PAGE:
“You shall not pollute the land in which you live…. You shall not defile the land in which you live, in which I also dwell; for I the LORD dwell among the Israelites.” -Numbers 35:33-34

We’re All Out of Chicken!

By Joshua Jefferson, Youth Pastor at Souderton Mennonite Church

We were all drawn together on that cold, windy Monday evening, February 13, by the promise of fresh enchiladas and tostadas made by the members of Centro de Alabanza, along with some warm conversation with James Krabill of Mennonite Mission Network, to share stories about the church in mission.  The topic of the evening was “Celebration of Shalom: Stories of the Church in Mission”, and so, after we finished a few tasty treats, James spent time sharing about his readiness as a missionary for plans to be interrupted by God’s unexpected appointments.

The son of parents who met on a church-planting mission trip,  James grew up in a congregation in mission.  North Goshen (IN) Mennonite Church was a Goshen College student-planted church in what was called an “immigrant community”, serving largely unchurched factory workers who had migrated from Kentucky and Tennessee.  This early foundation prepared James for a lifetime of mission-oriented teaching, service and administration, including 20 years as a Bible teacher in Ivory Coast.  He is currently Senior Executive for Global Ministries at Mennonite Mission Network.

James KrabillThroughout the the evening, James shared Biblical principles about how the Cross brings reconciliation on a cosmic yet personal scale.  He then reminded us that the ministry of reconciliation is God’s highest priority in the cosmos.  At this point I leaned in, realizing how often this simple calling gets strangled by the tyranny of the urgent.

“Peace,” he continued, “is not the distinction of one tradition, but the very model and message of the church!”  He finished by telling us of a friend who was once at an airport, trying to find a quick dinner before his flight.  He stumbled up to the counter of a Popeye’s, and ordered a meal. “We’re all out of chicken,” the cashier replied.  “But chicken is who you are!” the man responded.  For Popeye’s, to be out of chicken is to be out of business.  For the Church, to be out of reconciliation, is to be out of mission.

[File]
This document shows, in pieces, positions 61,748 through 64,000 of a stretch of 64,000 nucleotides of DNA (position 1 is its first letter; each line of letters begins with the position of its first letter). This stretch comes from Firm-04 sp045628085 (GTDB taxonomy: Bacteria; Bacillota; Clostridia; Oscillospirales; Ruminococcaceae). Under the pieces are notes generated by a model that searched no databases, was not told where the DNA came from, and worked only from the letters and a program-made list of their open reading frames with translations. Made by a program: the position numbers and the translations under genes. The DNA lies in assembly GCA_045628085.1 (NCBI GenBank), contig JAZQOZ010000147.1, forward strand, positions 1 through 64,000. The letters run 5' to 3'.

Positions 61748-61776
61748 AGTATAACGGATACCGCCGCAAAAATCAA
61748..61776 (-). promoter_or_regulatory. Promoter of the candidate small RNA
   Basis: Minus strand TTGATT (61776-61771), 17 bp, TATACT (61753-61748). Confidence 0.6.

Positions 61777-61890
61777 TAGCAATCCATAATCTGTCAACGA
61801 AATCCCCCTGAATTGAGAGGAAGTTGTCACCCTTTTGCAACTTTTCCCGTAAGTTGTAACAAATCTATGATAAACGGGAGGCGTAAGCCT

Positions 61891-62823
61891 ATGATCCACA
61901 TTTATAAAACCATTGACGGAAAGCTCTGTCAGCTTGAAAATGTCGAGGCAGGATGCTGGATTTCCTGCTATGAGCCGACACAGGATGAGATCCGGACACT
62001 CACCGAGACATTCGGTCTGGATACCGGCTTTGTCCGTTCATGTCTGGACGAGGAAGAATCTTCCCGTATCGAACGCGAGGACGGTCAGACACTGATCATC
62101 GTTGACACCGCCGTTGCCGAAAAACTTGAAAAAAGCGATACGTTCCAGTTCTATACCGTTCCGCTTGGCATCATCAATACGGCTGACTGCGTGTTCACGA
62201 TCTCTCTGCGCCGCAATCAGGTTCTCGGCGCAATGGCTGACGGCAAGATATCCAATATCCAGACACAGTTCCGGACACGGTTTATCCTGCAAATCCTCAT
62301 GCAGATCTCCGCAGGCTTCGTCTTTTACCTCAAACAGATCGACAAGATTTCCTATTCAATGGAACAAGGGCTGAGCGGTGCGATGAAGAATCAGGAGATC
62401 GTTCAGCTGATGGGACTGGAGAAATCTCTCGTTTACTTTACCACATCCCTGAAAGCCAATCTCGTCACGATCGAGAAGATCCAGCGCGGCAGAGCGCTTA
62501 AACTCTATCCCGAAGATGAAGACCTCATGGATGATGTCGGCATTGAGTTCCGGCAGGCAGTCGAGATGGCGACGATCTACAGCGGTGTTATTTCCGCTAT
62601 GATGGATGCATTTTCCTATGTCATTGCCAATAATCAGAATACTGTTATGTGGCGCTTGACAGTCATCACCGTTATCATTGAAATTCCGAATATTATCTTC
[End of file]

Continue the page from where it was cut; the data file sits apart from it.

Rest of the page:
James told us about the history of his home congregation — Prairie Street Mennonite Church.  Founded in 1871 as a presence in the city of Elkhart, Indiana, the congregation originally housed the Elkhart Institute (which later became Goshen College) and the Mennonite Publishing House in the late 1800s.

“People who have been connected with that congregation their whole lives think of this as the ‘golden days’,” James confessed. “They live in the past, rather than saying ‘What is God doing right now?  How can we be God’s people today in this time and place?’ The neighborhood has completely changed; our context has completely changed.  In 2017, we do not live anymore in 1871. We have people with doctoral degrees and some people who can’t read and write.  We have some fairly wealthy people, and virtually, some homeless people!  We have some English speakers, we have a growing number of Spanish speakers. We have cradle Mennonites, and other people who are just becoming acquainted. So how do we figure out how to be the church in 2017?”

Listen to James’ story of how an unfortunate misunderstanding has led Prairie Street to become a place of hope for their community:
 

Download the podcast


At this point, we changed tables to meet someone new and to share about our experiments and obstacles encountered in mission.  I had the privilege of sitting with Lynne Allebach, the lay pastor from Arise Community Outreach, and Fernando Loyola, pastor of Centro de Alabanza.  We reminisced about our own unexpected appointments, and commented on the unique shape of the ministry of reconciliation in our different settings.  At the end of the evening, James offered a few final remarks, namely that Christianity comprises about one third of our planet, and that Islam comprises about one fourth of our planet.  This is paramount to the ministry of reconciliation.  We must recognize the task before us now, for the life of the world!